11. An exciting new-to-me project has appeared with the: This was the result of my wonderful fiancée finding one for me for our anniversary! It helped that I got her an expensive gift as well! Excitement is high. (A Loosely-Researched) Overview The Tamiya Hotshot was Tamiya’s serious entry into four-wheel-drive off-road buggy racing. It was notable for its use of shaft-driven four-wheel drive at a time when most competitors were using chains, pulleys, or belts to connect the front and rear wheels. A unique suspension system, using monoshocks at both the front and rear of the chassis, was also novel. Like a number of its competitors at that time, the Hotshot bore a resemblance to the full-size off-road racing buggies of the period, even if it was more of a passing one compared to its predecessors in the Sand Scorcher and Rough Rider. Resplendent in an aggressive red colour scheme, accented by bright red plastics for components like the monoshocks and suspension uprights, the Hotshot eventually found success. For a short window of time, it was the car to beat, until the competition elevated its entries even further. This would spur the development of the Avante – another story in itself… The Hotshot became something of a classic, with interest further renewed in 2007 when Tamiya brought it back as part of its nascent re-release program. Minor design changes were implemented, such as the redesign of the monoshock internals and the use of a dog-bone propeller shaft, but in many other ways it was true to the original kit. It was in this form that the Hotshot was introduced to new audiences and reacquainted with its original fans. The consensus would appear to be that the Hotshot, despite lacking the cornucopia of high-end materials like an Avante or inherently-complex mechanisms like a Bruiser or a 3-speed truck kit, remains a desirable kit to build. For all its reported flaws, such as the lack of space or accessibility in the monocoque chassis or its bump-steer issues, the Hotshot has a character all its own. Even the unique suspension system is prone to issues, yet it remains part of its fundamental appeal. This would be all up for discovery in this build thread… Grastens and the Hotshot To me, the Hotshot was unique, but not really the kind of kit I aspired to build. I was drawn more to the aforementioned cornucopia of high-end materials in the Avante and the inherently-complex mechanisms of the Bruiser. For a time, my interests also appeared to be rooted in two-wheel-drive buggies, on-road racers, and rally cars. Flipping through the manuals available online for the re-release kit still did not pique my interest. That changed after the Avante had been built and sold, and the Bruiser project stalled (to this day, I still have to finish it – bodywork is my nemesis). I found I missed the Avante dearly, and having it sold off to a collector who did not appreciate it in the same way I did hurt a little. It left a four-wheel-drive buggy-sized hole in my collection – and my heart, in a shape that could not be filled by the Comical Avante (despite sharing the same basic parameters!). The Hotshot had never left my consciousness. Even when I was out of the hobby, I was still ordering Hotshot decal sheets specifically for the “Hotshot” script I was so fond of putting on the back of each of my ice hockey helmets: I also liked the “Are You Hot?” stickers for their obvious cheekiness! They helped connect my past and present in a unique way, as maybe the only Tamiya enthusiast to tend goal for the area’s ice hockey teams. The picture shows the first helmet that I adorned with these decals; the red shell made obvious the connection to the Tamiya buggy. Even when I switched to different-coloured helmets and masks, Hotshot decals remained a fixture on the back of each one. It inspired a new, aggressive personality in the net, modelled after what I thought a Hotshot would be, and even produced some writing projects on the side. In a way, I suppose I began to embody the Hotshot itself: my own approach to sport was offbeat and distinctly “old-school,” much in the way that Tamiya’s buggy was on its re-release. For a while, too, I was the goalie to beat – again, until the competition stepped up their game even further… This must have been how the Hotshot eventually found its way back into my heart, and it was near the top of my wishlist for Tamiya kits. At the time, they were even affordable, with both standard re-release kits and the Metallic Special available for about $250 CAD. Sharing space on that list with the Avante 2011 and the Buggy Champ, it was far easier to justify, too! I left the hobby for a long time in the middle of 2020, having been actively employed since the start of the pandemic (meaning little down time), and with bigger life plans (I was saving for a house with my fiancée). Bigger life obstacles hit, too, with my diagnosis of depression, and the long road of treatment to get it to a manageable state. All of this left me little time, means, or motivation to do anything with a radio-controlled vehicle. Fortuitously, I ended up buying an electronic tablet for my fiancée as part of our anniversary proceedings. With such an expensive purchase for her, she seemed eager to splash out for me, too. What would make me excited? A list of RC cars came to mind… And so, on the day, she handed me a big box wrapped in gold paper. I was able to guess what it was based on the size, but that was not about to diminish my mood. Sure enough: More valuable than the gift itself was the joy I experienced. Hobby things and toys seem to elicit the same reaction in my adulthood as from childhood, so I was quite happy! More importantly, after my hobbies had proven detrimental to my future planning (and therefore discontinued), this was at least some form of approval to continue pursuing the things I loved. It came at a good time, too: I received notice that I would be effectively laid off from work, pending medical clearance to return. I had relapsed in my depression to the point that I was felt to be a liability. The nearest appointment I could book with a professional was three weeks away – and suddenly, my schedule emptied itself… I found myself with the RC kit of my dreams, and now I found myself with nothing but time on my hands. It is easy to guess what happens next! First Impressions and Build Overview Ultimately, this is a Tamiya forum, and so the personal story ends there. It gives some context to the build – as if I needed much more meaning in a kit this extensive: The box is divided into three sections: the central one contains the body, wing, tires, wheels, and miscellaneous items; the left one (viewed from opening the box) has most/all of the plastic sprues, and the right one has many of the metal bits and some specialized plastic sprues (suspension arms and uprights, for example), sitting in its own special box. The contents of said box-within-a-box: A stylish partition separates the left and central sections. I enjoy these: Almost as much as I enjoy the unique non-box-art images on the box-within-a-box: It even has a basic creed for running RC cars – possibly useful for me after a long time away: Some items of curiosity for me were the already “assembled” steel antenna mast: As well as the decal on the otherwise-humble silver can motor: My positive reaction to the motor decal reaffirms that I am a sucker for marketing! A small sample of the equipment and other parts I will be using: The driver set and torque wrench proved to be overkill, so they were omitted early on. This is unlike the tub of white lithium grease pictured here, which I normally use for my bicycles. Also making a special appearance in this project: The driver parts tree was actually from my dearly-departed Astute, which ultimately never got a driver figure before being sold on. I wanted to experiment to see if a larger driver torso would fit in the Hotshot; in the more-likely event that it did not, I at least wanted to use the helmet. Its styling felt more appropriate for a radical off-road racer like the Hotshot; as a reminder, this figure is typically used in the Bigwig and the Fox/Novafox. The ball bearings were spares left over from when I ordered a full set for a re-release Terra Scorcher, only to realize that the kit always had its own. They were all usable sizes, though, so I was not displeased with this development. The Hotshot does use plastic and metal bearings in places, so these spares will see use in this build. The biggest acquisition/cop-out for this build was a pre-painted bodyshell: Bodywork takes space I do not have, and my own painting skills with bodyshells leave a lot to be desired. This set was expertly-prepared by an online Japanese seller, and will ultimately cut down on the painting required to finish this kit. Many of my stalled projects get hung up at the painting stage; this body kit will hopefully make the remaining painting required (the driver figure) manageable enough to see this particular build through. It also allows me to concentrate more fully on the chassis build, which at this early stage promises to be quite engaging! With everything reviewed, it looks like time to begin the build!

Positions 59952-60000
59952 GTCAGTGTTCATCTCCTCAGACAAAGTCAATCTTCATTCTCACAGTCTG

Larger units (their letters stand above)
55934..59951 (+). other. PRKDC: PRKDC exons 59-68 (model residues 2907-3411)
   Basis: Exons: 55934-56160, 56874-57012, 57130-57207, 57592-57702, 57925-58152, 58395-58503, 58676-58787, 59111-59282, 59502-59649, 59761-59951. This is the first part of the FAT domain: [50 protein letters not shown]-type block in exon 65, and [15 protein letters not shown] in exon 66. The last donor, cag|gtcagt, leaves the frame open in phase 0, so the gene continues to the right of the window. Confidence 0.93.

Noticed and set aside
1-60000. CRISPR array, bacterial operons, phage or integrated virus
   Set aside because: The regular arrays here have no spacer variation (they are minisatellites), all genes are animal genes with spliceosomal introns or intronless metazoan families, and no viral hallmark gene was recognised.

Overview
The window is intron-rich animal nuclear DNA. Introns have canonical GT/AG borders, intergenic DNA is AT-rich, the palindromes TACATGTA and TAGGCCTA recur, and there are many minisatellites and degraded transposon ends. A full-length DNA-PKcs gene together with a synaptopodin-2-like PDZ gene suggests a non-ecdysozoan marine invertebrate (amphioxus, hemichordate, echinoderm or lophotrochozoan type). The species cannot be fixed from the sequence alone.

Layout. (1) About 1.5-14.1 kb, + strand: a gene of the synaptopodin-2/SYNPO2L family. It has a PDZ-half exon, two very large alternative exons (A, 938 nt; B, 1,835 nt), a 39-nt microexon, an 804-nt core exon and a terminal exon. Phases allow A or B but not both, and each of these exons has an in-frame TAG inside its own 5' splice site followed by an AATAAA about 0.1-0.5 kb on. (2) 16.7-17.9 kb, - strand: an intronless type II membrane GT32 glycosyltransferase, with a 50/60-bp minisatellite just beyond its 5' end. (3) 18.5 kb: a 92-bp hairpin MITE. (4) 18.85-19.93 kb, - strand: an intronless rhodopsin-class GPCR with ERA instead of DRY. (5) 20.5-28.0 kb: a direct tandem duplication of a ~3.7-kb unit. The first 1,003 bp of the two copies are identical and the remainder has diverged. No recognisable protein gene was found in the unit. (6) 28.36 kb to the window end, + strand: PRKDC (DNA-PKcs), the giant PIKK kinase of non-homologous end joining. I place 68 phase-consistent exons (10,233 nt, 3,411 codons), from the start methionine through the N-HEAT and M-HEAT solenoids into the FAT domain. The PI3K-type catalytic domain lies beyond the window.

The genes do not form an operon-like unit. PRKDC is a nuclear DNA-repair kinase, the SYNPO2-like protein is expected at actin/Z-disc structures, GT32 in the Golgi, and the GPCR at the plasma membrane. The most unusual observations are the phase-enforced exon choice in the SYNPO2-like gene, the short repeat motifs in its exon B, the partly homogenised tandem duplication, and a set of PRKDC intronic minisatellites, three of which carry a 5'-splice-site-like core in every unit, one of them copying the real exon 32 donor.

12. Time on my hands, and kits in my stash. I now have the pleasure of building a: (A Loosely-Researched) Overview Following the failure of the Avante to either place well in competition or sell the expected volume of kits, Tamiya sought to improve the original concept. In many ways, the Avante was innovative, but it was also deemed overweight, fragile, overly expensive, and difficult to drive. Its use of many different materials was one source of its issues; pioneering several different types in the same chassis meant that it would always be difficult to perfect the design. Said materials also increased the cost and complexity of the kit, and when the Avante’s inability to fulfill its promise became apparent, units stopped selling. Stories abound of retailers moving Avante kits at heavily-discounted prices, even removing the included RX-540VZ Technigold motor in a bid to recoup some of their costs. The Vanquish was developed in part to amend this. Released as kit number 58076, this new car used the same gearboxes, shaft drive, longitudinal motor position, and suspension configuration as the Avante. However, it differed in several important ways. The Vanquish would use a longer wheelbase than the Avante, adding stability at speed where the Avante was found to be lacking. The suspension system now used plastic lower front arms and plastic ball ends, reducing weight and wear. The Avante’s aluminum dampers disappeared; in their place were yellow plastic C.V.A. types. The tool-free “Cam-Loc” wheels were replaced by a lightweight one-piece design, with staggered widths front and rear. This change helped to address problems with unsprung weight and turn-in response. The double-deck FRP chassis was swapped out for a plastic “bathtub” chassis, reducing both complexity and cost. This also enabled the design to dispense with a separate undertray, simplifying the kit. Almost every piece of fibreglass-reinforced plastic from the Avante was substituted by plastic in the new car, with the exception of the steering plate. The Vanquish would also be issued with a standard 540 motor, instead of a specialty type like the Avante, and was designed to accommodate a mechanical speed controller. By including the MSC, which the Avante was unable to carry, the Vanquish was more accessible to hobbyists at the time. The design was topped by a sleek new shell, whose design ethos probably owed more to the earlier Thundershot than the model which gave its basic design. Forward and futuristic, its aesthetic may have been less radical than the startling Avante, but still conveyed performance and style. A driver figure was still included, but this time was attached to the bodywork via a single screw in the roof, as opposed to a separate cockpit sitting on the chassis. Interestingly, it appears that the Vanquish was not pitched as a successor to the Avante, but rather a development. The new model performed better; however, it was aimed more at casual RC enthusiasts, suggested by its standard MSC and motor. It was not until the Egress was released, combining parts from both the Vanquish and the Avante, that the concept returned to top-level racing. Today, the Vanquish is well-regarded by collectors. For a time, following the re-release of the Avante, it was considered much rarer and consequently more desirable. With a distinctly-different appearance from the Avante, it would always remain in demand by enthusiasts who appreciated the Avante’s original concept, but wanted something just a bit different from it. The Vanquish, of course, was re-released as the VQS in 2020. It may have been rebranded partially in consideration to the Mini 4WD cars that borrowed its design. With new-design CV joints, modern pin-drive axles, and a sturdier steering rod, the kit re-emerged in the 21st century with a few updates, but otherwise as the same model. In so doing, the story of the Vanquish makes it to a new generation of hobbyists – and is retold to the ones who remember the original! Grastens and the Vanquish/VQS Since I bought and then sold an Avante, I have come to regret the decision to move it on. Not only did I lack a four-wheel drive off-road buggy, but I lacked a model with the same spirit of the Avante. Even when I did have one, though, I remember being drawn to both the Vanquish and the Avante 2001. To me, these were models that simplified the original design to its benefit – a bit of an evolution. While the Avante 2001 did so more directly, both in aesthetic as well as chassis design, the Vanquish was an interesting answer to the Avante’s issues. It also did not look like the Avante, which added to its intrigue. As I struggled on with my car’s maintenance issues, the Vanquish seemed an appealingly-simpler alternative, while keeping much of the Avante’s spirit. However, as it had yet to be re-released, it was much harder to find an affordable example. Harder still would have been finding the parts required to keep it running. My experience with an original Audi Quattro reminded me that 1980s plastic tends to get brittle… I cannot say I had the same emotions for it as other models, like the Rough Rider/Buggy Champ, Striker, or even the Avante; inaccessible as it was, I could never imagine actually owning or driving one. When the news came that the Vanquish would be re-released, I was still quite excited. It may have changed its name, but in almost every other respect it was the exact same car! I recall scarcely believing that Tamiya was producing the plastic bathtub chassis again, to say nothing of bringing back a car almost exactly as it was from the past. I placed a pre-order with my local hobby shop and waited the long months for its fulfillment. The irony is that once it arrived, my life had taken a different direction. In the midst of my employment and ongoing struggles with depression, I had again lost interest in the hobby. I tucked it away, still in its shipping box, and there it stayed for several more months! It changed when I acquired a Hotshot, which was a gift from my fiancée. The experience of building and running it, as well as the tacit approval I got for my hobby, emboldened me. Additionally, I was placed on a Leave-of-Absence from work; suddenly, I had much more time on my hands… … And so, we find ourselves with another build – and another build thread! First Impressions and Build Overview I have a habit of calling it the Vanquish, or even the Vanquish VQS. One look at the box shows why: To me, it will always be the Vanquish. I actually do not mind calling it the VQS, but as it is so much the same car, and is one less syllable to say, I continue to use Vanquish. Typing it out, though, as on here, I will likely refer to it as the VQS. Names aside, the inside of the box looks like this: A fair number of people do not seem to like the pre-painted and pre-cut bodies in some of Tamiya’s kits. I can be counted as a fan. The VQS kit has one in the box’s central section: Hard to argue with black paint, I guess. The Vanquish was not an unsightly car! There are more parts hiding under the orange insert. Fully disembarked, the contents – including those special chassis mouldings: The left-hand section has plenty of sprues: We get another box-within-a-box, too. I am not sure I will ever tire of these: Unloaded: Tire foams are a nice addition: The basic creed for RC car running is printed on the inside of the box, on an insert: I may never tire of these partitions, either. I appreciate some presentation: And making their special appearances: The ESC is an inexpensive brushed waterproof ESC from overseas. The more unique development would be the incorporation of a full-armed driver figure in the cockpit. I have always maintained that I would put one in any Vanquish/VQS I own, mostly as there are plenty of angles where the lack of arms on the original driver bust are all too apparent. I understand that this is due to clearance issues for the steering rod attached to the bellcrank, but I would like to see if it can be done. I have already seen this effort, using a Wild Willy torso. This is from TamiyaClub member Chip1: And just as I write this, I see that TamiyaClub member pininy has also done this, using a Ferrari 312T3 cockpit as a base: Come to think of it, I have the parts for that, too… However, the part was previously being prepared for my Hotshot build, but never used. With it being partially painted, I will look to use it in the VQS. Oh well – at least I have never put a figure with arms in a Vanquish/VQS! This will all be new to me. I do not mind the pre-painted shell, as I am just fine with the box-art scheme. Cosmetically speaking, the driver figure may be the only modification I undertake. The build itself will feature nothing else exciting: I have a generic waterproof servo and a Spektrum receiver set aside for it, and I will in all likelihood use the stock motor. The fact that this car is essentially a time-travelled Vanquish will be enough for me. And just like with any other time-traveller, I would be remiss to keep it waiting much longer! On we go!